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Dog Coronavirus |Overview of Coronavirus in dogs

Publish Date: March 1st, 2022; Author: Blake Quinn.
Coronavirus in dogs
Home » Dog Coronavirus | Overview of Coronavirus in dogs
First of all, let us clarify that we are not talking about COVID-19 here!

The instant reaction that any person passes after hearing the phrase “Dog Coronavirus” is Can dogs get covid?

Well, this topic requires discussion of its own. Let’s skip extraneous details regarding dogs and covid for now. Wrapping it up in a few words, health care professionals have spotted some cases of dogs get covid in the last few months. However, researchers haven’t found any intricate shreds of evidence supporting the transmission of Covid from dogs to humans; along with this, the symptoms of covid in dogs were not that severe. So, you don’t need to worry as your dog’s chances of catching Covid are barely minimum, and till now, there is nothing considerably serious spotted in Covid dogs.

However, long before this pandemic boom! Dogs used to get coronavirus infection, and still, they do! But we are talking about canine Coronavirus. Unlike human COVID, which causes respiratory tract infection, this Coronavirus is responsible for intestine infection in dogs. There is no need to get confused! This blog will simplify the term Dog coronavirus for you. We will try to explain coronavirus symptoms in dogs and the canine coronavirus treatment.

So, what really is Canine Coronavirus?

Canine coronavirus (CCV) disease is an infectious condition that is very common in dogs. It was first diagnosed in the year 1971 among guard dogs in Germany. The virus is named Coronavirus due to its ringed shaped structure with projections that give the appearance of a coronet. The virus is responsible for the infection affects the small intestine and the lymph nodes of dogs. Instead of mature dogs, this virus mainly affects young dogs. If not treated on time, it can be deadly too.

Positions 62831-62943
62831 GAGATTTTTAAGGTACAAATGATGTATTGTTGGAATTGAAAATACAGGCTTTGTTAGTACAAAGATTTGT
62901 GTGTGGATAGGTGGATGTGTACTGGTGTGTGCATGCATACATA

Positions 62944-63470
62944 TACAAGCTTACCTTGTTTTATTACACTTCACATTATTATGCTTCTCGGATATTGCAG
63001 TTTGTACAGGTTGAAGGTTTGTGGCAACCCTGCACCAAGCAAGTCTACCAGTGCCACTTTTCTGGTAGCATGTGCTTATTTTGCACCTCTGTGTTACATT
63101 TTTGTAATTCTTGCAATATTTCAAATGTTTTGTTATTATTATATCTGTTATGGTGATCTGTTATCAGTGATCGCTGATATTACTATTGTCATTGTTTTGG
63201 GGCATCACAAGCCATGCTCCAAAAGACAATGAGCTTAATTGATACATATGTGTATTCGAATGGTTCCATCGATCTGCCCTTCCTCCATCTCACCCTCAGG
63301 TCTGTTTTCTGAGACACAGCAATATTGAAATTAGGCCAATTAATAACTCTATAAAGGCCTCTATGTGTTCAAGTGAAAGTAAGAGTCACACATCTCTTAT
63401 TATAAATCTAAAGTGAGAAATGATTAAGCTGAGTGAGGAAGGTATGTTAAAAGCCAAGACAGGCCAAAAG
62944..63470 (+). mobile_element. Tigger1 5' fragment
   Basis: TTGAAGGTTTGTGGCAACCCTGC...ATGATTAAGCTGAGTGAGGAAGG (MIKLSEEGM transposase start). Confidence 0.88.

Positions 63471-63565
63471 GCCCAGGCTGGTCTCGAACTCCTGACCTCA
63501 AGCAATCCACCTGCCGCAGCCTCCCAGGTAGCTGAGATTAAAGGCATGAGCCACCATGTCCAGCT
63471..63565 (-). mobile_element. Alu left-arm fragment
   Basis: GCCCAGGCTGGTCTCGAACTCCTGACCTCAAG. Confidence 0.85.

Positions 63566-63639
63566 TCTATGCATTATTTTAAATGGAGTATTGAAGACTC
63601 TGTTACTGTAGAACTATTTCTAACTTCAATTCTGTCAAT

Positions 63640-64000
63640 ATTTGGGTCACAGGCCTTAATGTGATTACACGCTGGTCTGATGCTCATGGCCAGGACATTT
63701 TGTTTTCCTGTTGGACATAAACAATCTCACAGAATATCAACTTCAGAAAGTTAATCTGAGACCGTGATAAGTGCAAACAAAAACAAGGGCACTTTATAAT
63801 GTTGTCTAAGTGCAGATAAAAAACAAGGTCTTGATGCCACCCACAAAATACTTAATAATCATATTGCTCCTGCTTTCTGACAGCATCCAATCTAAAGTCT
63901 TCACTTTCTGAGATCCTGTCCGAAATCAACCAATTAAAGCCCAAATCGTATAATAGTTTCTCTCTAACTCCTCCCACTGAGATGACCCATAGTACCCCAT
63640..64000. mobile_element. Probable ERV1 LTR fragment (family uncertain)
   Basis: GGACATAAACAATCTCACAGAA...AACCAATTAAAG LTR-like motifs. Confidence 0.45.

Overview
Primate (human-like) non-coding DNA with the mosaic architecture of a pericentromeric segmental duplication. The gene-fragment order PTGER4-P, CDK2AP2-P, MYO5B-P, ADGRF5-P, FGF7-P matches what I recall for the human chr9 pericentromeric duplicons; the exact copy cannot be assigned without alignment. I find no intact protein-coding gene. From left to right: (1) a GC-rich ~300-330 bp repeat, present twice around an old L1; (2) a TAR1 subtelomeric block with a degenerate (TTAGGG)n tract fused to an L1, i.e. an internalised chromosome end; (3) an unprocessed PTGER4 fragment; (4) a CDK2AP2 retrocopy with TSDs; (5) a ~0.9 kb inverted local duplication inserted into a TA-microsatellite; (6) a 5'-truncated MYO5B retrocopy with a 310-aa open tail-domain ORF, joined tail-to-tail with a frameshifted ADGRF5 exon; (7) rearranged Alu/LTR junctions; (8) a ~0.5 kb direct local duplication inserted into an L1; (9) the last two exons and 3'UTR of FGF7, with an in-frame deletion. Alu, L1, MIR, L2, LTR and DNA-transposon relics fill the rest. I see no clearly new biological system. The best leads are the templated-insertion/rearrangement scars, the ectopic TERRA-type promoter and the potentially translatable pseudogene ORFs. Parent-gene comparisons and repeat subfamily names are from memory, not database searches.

What are the Dog Coronavirus Symptoms?

In most cases, dogs don’t show any symptoms that can raise a doubt that the Coronavirus infected the dog. However, if they do, the most common symptoms are;

  • Frequent stools, especially with an orange tinge and mucous or blood in severe cases

  • Feels Nauseous and throws up

  • Loss of appetite in dogs

  • Depressed and too lethargic

Frequent stooling can lead to an excess of dehydration, which can be checked by gently pulling up dogs’ skin. If the skin doesn’t come back to its original position in a favourable amount of time, your dog might be highly dehydrated, and it is better to take the pet to the vet as early as possible.

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How is Dog Coronavirus transmitted?

As mentioned earlier, this virus is highly contagious. Therefore it is not advisable to take your dog to crowded places. This dog virus is usually spread via oral contact with infected faecal matter. The dog can also get infected by direct contact with an already infected dog or ingesting contaminated food or water.

The virus can show the disease symptoms in one to four days after entering the dog’s body. The infected dog can remain ill for up to 10 or 12 days. Due to an already weak immune system, dogs’ suffering can stretch for additional days if infected by bacteria, parasites, and other viruses. This virus can survive up to six months inside the dog’s body, and the infected dog has the full potential to infect other dogs during this period.

How to treat a dog with Coronavirus?

Firstly, as mentioned, you cannot tell if a dog has Coronavirus merely with symptoms. Sometimes dogs don’t show any signs, and even if they do, it is easy to confuse it with other medical conditions. So, you need professional help here! Take your dog to a vet; they will do antibody and serum tests to check if the dog really has been infected with Coronavirus.
Coming to treatment, until now, there is no such medication that can cure the disease. However, the dog can prescribe antibiotics to control the small intestine’s infection, respiratory problems and avoid secondary infection via bacteria, parasites, and other viruses. The vet can give the infected dog extra fluids and an electrolyte mixture to prevent dehydration by diarrhea. Vaccines are also available in the market that can help the infected dog, but these vaccines got nothing to do with the treatment of COVD-19 in dogs.

Once your dog is recovered, the virus will still take time to leave the dog’s body altogether. Therefore, you should take great care and avoid taking your dog to crowded places for a while. Along with this, discard the dog’s faeces cautiously so that other dogs won’t catch the virus.

About Post Author

Blake Quinn is a huge animal lover and loves to spend time with her pets. She is not a big Chit-chatter and prefers penning down her feelings and views instead of uttering them aloud.
Occasionally, she writes for a living too! When she is not writing, you can find her hiking on rocky mountains, sipping coffee in cozy cafes, and haunting local bookstores!

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